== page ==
of its outside wires and converters was within the issues. Each party, without objection from the other, introduced evidence bearing upon that question, and when it was submitted to the jury, there was no exception upon the ground of a variance. Effect must therefore be given to the well settled rule that, where the parties, with the assent of the court, unite in trying a case on the theory that a particular matter is within the issues, that theory cannot be rejected when the case comes before an appellate court for review.
3. In its charge to the jury, the court explained, in substance, that a company supplying electricity for lighting purposes, and engaging with individuals to deliver a suitable current at their residences and places of business, over its own system of wires and appliances, is bound to exercise such control over the subtle and perilous agency with which it is dealing, and to take such precautions in the maintenance and inspection of its wires and appliances, as are reasonably essential to prevent an excessive and dangerous current from passing from its supply wires to the service wires of its patrons, and then said:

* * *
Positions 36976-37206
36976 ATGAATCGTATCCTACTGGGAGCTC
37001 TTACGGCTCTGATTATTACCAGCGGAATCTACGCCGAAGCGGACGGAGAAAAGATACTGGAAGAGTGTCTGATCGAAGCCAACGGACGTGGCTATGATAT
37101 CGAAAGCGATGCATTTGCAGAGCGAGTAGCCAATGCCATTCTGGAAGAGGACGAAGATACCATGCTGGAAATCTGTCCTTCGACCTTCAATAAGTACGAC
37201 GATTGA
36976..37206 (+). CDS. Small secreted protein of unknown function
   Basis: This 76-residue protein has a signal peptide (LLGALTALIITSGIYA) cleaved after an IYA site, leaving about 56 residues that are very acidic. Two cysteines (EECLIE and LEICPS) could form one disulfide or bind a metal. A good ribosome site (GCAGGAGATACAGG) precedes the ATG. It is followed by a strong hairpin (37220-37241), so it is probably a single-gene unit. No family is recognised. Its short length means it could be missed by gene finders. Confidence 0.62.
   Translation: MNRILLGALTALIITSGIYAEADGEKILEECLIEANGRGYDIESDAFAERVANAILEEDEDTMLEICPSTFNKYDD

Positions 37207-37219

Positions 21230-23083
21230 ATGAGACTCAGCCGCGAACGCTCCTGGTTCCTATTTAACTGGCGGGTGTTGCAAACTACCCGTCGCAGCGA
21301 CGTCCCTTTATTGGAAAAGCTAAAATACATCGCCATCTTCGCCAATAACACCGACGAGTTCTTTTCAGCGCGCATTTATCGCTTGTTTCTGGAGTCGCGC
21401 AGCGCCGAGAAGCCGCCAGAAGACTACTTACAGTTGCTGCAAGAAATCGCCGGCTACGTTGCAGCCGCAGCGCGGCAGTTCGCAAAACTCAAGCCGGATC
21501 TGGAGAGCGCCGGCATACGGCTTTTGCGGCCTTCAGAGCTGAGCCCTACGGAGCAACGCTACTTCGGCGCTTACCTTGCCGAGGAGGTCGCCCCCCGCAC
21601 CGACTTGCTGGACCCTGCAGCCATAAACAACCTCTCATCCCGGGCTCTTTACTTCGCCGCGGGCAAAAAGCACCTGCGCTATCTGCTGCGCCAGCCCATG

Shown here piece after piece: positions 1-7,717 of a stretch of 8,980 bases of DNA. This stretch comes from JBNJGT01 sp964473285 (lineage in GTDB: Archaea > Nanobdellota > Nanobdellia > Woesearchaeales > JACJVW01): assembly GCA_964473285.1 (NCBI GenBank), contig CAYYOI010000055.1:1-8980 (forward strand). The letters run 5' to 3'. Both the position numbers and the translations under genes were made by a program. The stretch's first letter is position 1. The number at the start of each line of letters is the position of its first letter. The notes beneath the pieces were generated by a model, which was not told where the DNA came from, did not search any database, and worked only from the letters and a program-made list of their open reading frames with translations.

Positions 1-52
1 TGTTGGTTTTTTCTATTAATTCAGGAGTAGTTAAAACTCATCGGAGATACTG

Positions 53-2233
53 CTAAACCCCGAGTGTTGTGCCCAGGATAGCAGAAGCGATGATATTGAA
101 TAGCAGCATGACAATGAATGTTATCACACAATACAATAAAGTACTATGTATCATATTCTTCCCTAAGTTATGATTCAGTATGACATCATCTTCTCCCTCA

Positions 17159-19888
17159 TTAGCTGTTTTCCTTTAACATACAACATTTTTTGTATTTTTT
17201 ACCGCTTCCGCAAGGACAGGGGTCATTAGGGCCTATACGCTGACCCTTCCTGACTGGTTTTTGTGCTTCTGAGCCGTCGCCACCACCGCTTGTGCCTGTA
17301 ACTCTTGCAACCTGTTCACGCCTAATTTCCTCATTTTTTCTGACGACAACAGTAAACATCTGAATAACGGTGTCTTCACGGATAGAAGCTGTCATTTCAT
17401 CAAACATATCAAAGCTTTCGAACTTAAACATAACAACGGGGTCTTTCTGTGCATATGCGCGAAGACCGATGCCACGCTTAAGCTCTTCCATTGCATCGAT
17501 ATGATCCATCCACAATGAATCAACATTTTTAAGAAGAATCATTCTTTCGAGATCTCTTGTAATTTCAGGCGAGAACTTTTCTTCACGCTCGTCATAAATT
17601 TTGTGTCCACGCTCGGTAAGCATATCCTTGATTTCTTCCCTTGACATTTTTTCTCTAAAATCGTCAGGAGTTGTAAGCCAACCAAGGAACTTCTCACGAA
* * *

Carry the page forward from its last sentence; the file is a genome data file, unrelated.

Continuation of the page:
"And you are further instructed that, if you believe from a preponderance of the evidence that the deceased came to his death while innocently and without knowledge of any danger using an incandescent light, the current for which was furnished, or to which the electricity was supplied, by the defendant company, the presumption is that the electric company was negligent, and it devolves upon it to show that the surplus and dangerous current that came over the wires did not occur from any negligent act on its part."
Exception to this instruction was taken upon the ground that it erroneously applied the doctrine of res ipsa loquitur. While recognizing that that doctrine is of restricted scope, and when misapplied is calculated to operate prejudicially, we think there was no error in its application in this instance.